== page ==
Although he missed the noir-narration, Sheridan still captured the feeling of the comic regardless. “I wished we could do that narration, because we want to get inside the head of our characters. But in the end, we do get into the minds of the characters. But through their dialogue and through their actions. And the visuals. But in the classic detective noir sense, I would have loved hearing that framing device. And while it would be great to have that, there was no way I could make it work.”

Much like the original graphic novel, The Godfather was a heavy influence on this story. Although we thought the visual reference to the Francis Ford Coppola classic seemed dialed down somewhat, Sheridan believed in some way, the references were even more overt. “There was a way in which we didn’t dial it down,” Sheridan told us. “I didn’t do this, but (Warner Animation’s) Butch Lukic said, “Hey, I want some of these people to refer to Carmine Falcone as “Godfather.” So we did it. We definitely wanted to make sure that we had the feeling of who [The Falcone] crime family is. Having that is definitely more important to me than doing any sort of referencing on of a classic film.”

Calendar Man, one of the many villains in Batman: The Long Halloween.
Calendar Man, one of the many villains in Batman: The Long Halloween.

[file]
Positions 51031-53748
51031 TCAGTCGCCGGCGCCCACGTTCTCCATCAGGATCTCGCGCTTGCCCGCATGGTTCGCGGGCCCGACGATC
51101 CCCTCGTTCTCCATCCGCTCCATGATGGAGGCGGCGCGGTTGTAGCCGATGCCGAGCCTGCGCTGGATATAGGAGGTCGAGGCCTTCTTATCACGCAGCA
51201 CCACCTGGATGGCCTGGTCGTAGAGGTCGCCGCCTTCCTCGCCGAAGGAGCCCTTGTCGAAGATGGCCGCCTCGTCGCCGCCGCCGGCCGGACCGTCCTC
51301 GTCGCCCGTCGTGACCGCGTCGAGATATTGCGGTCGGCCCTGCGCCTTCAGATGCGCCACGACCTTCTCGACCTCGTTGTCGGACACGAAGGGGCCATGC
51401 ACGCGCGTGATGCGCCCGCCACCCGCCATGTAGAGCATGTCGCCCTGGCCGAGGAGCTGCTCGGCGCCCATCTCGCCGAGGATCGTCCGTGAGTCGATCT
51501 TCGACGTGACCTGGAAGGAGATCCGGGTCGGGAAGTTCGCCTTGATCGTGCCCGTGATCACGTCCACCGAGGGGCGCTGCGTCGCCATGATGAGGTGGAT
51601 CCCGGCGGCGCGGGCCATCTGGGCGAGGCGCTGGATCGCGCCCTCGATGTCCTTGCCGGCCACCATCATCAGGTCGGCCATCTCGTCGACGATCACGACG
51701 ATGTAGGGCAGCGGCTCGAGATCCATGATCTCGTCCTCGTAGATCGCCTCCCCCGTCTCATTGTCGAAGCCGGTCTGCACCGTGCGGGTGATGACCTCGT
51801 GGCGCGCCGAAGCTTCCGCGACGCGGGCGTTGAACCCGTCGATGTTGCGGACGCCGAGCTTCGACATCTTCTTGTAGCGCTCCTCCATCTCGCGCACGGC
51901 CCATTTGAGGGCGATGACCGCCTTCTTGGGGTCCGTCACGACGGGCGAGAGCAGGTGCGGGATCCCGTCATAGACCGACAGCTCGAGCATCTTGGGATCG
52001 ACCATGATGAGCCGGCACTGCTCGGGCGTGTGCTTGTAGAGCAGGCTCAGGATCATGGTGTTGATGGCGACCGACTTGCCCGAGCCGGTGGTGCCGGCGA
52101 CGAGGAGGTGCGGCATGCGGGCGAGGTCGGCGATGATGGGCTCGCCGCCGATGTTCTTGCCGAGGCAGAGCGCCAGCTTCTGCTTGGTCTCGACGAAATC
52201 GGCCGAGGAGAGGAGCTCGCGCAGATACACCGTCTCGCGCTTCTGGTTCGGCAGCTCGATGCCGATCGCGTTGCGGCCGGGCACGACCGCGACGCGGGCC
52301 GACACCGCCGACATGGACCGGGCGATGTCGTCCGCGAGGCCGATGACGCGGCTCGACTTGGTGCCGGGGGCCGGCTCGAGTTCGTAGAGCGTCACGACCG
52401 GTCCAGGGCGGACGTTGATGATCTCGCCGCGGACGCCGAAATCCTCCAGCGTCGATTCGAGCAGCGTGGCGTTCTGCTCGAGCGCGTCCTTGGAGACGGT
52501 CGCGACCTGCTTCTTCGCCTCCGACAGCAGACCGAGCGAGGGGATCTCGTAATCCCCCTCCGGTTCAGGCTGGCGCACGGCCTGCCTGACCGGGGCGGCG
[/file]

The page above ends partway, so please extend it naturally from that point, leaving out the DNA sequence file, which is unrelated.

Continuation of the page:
Warner Bros. Animation

The Long Halloween is something of a smorgasbord of great Batman rogues. Especially since the story chronicles the fall of the traditional mob in Gotham City, and the rise of the freaks. So with all those great villains in play, who was Sheridan’s favorite to write for? It was one who was not a freak, Sheridan said. “Carmine Falcone.” He didn’t miss a beat telling us the Gotham City crimelord was his favorite to write for. But he had other favorites as well.

One of Batman’s more obscure adversaries gets an important role in this story, and the Calendar Man was also a blast for Sheridan to write for too. Having The Dark Knight’s David Dastmalchian doing his voice was the cherry on top. “Getting to write Calendar Man, and hearing David voice him, was amazing,” Sheridan said. “Hearing guys like Titus Welliver (Falcone) and Troy Baker, who was the Joker, and then David? It was exactly like when I heard the lines I wrote in my head, and I was just so thrilled, hearing those words. Hearing Troy Baker’s Joker delivering lines from the original The Long Halloween was a huge treat.”

Batman and Catwoman, as they appear in The Long Halloween, Part One.
Batman and Catwoman, as they appear in The Long Halloween, Part One.

Warner Bros. Animation

Although Batman The Long Halloween, Part Two is arriving imminently, the original graphic novel has a somewhat lesser-known sequel. Called Dark Victory, it deals with the aftermath of The Long Halloween. And it’s the origin story of Robin. So we had to ask, if DC and WB approached him, would Sheridan write an animated adaptation of Dark Victory as well? “No question,” Sheridan told us. “And I know exactly how I would do it. But this experience on The Long Halloween, I think it was maybe lightning in a bottle.” Lightning rarely strikes twice in the same place. But in Gotham City, anything is possible.

Written by Tim Sheridan and directed by Chris Palmer, Batman: The Long Halloween, Part One stars the voices of Jensen Ackles, Naya Rivera, Josh Duhamel, Billy Burke, Titus Welliver, David Dastmalchian, Troy Baker, Amy Landecker, Julie Nathanson, and Jack Quaid. It arrives on Digital and Blu-ray on June 22.

Featured Image: Warner Bros. Animation